Passing the guard is 80% of the game of Jiu Jitsu! At least according to my not so scientific calculations. I didn’t spend anytime researching that number, I didn’t review any stats, I just declared it as of right now. How did I come to that conclusion? Well, the statement was made specifically to get your attention. Did it work? I guess I could have said something like, it’s 97.7% of the game, that might have been more shocking, but probably less believable. Anyways, now that I have your attention, let me get to my point.
Guard passing gives you freedom! I don’t want anybody telling me where I can and can’t go. The more options I have to move about the body, the more options I can go when I’m shut me down in one way or another. It will also give you the mobility to get into advantage positions, (mount, back, north/south). It will give you the ability to control, and submit at a higher clip, because your opponent has less tools from which to defend with. On the other side of the coin, being on your back, passing will keep you from being put in these bad positions. Knowing what the top player is going to do before he does it, will allow you to stifle, and counter.. Thus, keeping you safe, while putting them into worse positions.
Today, I can’t imagine a world where I can only use submissions from the topside of the guard. If you decide to bypass passing you’re limited to a very small game. You don’t have to pass to submit your opponent. D’arces, neckcranks and foot locks are all available. There’s some crazy kamikaze fly over or rolling techniques that are available as well. I look at these moves as shortcuts, and although you may be able to tap your opponents now, once people figure out that’s your game, they will be less likely to be taken off guard. I know this all too well from experience. When I first started Jiu Jitsu, I was all about the quick submission. I wanted to beat you as fast as I could. It was my own ego trip. I wanted to trick you with superior technique. When I watched Ken Shamrock heel hook Pat Smith at the inaugural Ultimate Fighting Championship, I wanted to be just like that! I thought if I could sub you quick with some wild foot lock, I wouldn’t need to get good at clearing the legs and passing the guard. It worked well for a while, but once guys figured out that was my schtick` I got crushed. Point is, there’s not substitution for hard work and consistency.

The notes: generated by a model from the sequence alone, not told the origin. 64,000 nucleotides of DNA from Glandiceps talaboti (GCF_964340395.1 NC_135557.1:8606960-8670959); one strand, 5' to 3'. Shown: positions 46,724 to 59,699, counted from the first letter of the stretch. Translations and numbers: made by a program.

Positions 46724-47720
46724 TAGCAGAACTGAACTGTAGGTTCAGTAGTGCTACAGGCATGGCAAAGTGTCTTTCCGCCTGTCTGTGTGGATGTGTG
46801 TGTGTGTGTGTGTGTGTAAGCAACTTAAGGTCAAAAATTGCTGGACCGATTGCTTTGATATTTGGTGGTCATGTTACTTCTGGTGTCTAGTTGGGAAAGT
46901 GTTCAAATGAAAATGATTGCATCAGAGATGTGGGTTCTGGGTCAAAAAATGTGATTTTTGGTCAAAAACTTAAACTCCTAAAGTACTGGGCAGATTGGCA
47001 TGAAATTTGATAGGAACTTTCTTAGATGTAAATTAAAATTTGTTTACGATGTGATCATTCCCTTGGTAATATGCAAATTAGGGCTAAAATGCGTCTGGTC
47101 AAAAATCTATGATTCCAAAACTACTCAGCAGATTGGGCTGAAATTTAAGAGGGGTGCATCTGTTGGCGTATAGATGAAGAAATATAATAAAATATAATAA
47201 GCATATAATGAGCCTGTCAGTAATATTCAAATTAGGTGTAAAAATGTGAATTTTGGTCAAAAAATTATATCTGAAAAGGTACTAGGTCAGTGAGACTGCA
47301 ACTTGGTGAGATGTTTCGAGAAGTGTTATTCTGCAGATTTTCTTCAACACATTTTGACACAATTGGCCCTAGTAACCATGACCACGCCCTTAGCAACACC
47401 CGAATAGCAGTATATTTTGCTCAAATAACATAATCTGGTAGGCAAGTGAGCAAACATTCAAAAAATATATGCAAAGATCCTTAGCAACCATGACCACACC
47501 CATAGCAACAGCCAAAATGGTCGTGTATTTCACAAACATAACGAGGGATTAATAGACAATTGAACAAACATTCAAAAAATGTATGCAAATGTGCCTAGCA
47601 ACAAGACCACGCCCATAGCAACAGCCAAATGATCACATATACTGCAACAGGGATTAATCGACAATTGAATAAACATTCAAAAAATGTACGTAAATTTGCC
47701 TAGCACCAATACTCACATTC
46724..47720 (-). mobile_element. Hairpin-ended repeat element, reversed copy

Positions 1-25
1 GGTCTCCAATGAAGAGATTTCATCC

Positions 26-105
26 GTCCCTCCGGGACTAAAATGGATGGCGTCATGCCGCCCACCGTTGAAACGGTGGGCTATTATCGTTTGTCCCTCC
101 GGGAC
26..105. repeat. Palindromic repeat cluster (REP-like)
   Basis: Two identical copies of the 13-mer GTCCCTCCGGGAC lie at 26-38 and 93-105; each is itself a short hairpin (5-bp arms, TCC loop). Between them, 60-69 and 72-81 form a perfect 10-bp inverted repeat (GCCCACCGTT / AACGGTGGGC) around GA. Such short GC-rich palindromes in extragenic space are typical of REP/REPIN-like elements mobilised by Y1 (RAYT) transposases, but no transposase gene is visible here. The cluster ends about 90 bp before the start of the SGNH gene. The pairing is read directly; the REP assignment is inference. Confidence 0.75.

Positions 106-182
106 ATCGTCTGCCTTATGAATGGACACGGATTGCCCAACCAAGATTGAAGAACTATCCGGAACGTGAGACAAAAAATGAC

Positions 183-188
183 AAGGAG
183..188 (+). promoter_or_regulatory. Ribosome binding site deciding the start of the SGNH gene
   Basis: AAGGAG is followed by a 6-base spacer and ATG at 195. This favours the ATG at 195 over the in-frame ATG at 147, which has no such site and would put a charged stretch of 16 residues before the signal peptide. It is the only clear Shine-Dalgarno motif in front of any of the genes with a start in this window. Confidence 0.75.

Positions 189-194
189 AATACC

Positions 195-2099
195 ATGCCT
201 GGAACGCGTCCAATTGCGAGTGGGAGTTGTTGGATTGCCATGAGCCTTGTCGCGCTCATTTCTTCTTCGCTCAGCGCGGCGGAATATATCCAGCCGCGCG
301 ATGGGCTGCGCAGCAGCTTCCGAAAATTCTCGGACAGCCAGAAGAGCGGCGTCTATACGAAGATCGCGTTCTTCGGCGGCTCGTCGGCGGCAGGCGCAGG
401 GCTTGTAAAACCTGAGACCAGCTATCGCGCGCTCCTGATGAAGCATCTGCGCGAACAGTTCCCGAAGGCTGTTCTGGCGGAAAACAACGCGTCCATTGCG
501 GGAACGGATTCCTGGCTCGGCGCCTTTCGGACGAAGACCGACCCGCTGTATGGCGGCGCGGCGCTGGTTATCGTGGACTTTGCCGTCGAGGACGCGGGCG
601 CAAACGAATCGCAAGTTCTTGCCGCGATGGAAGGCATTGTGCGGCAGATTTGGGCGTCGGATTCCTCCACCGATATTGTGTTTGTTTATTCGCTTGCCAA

In Jiu Jitsu, the match always starts standing, right? Yes, and takedowns and techniques from standing are important, I wont dispute that. You don’t have to stay on the feet for very long however, even if the rules in a tournament require you engage, touch, or are even penalized for pulling guard. The fact is, if you want to nullify the wrestling advantage, you can pull guard, and butt scoot towards your opponent. So basically, if I trained since I was 5 at wrestling, and I got into a match with a jiu jitsu guy, and he just dropped to his bum, all that skill and experience would be taken from me at that point. Now, I’m forced to what? Play the guard passing game. Now if I’m the guy who pulled guard, I’m not playing the guard passing game right? No, actually that is incorrect, I AM playing the guard passing game. I’m having to defend the guard pass. Even if, simultaneously, I’m trying to sweep, I still have to make sure I don’t leave an opening for the top player to pass.
Guard passing can be overlooked quite a bit. I’ll see guys working on the latest and greatest techniques without any context of the big picture. Many times they’ll completely overlook how they are going to get to the technique they’re practicing. They’ll be practicing the move like it exists in a vacuum. I suggest this, whenever you work on a new technique, have an idea what would have lead you that position. Most times you can trace it right back to the guard. This kind of thinking is what builds great game plans because it forces you to connect the right techniques together in a series. ie takedown > guard pass> mount > armbar or guard pull > sweep > pass > americana. When this is done smoothly, and with efficiency you’ll get a beautiful chain of events that looks like a work of art.
Stay tuned for tomorrow’s blog for part 2!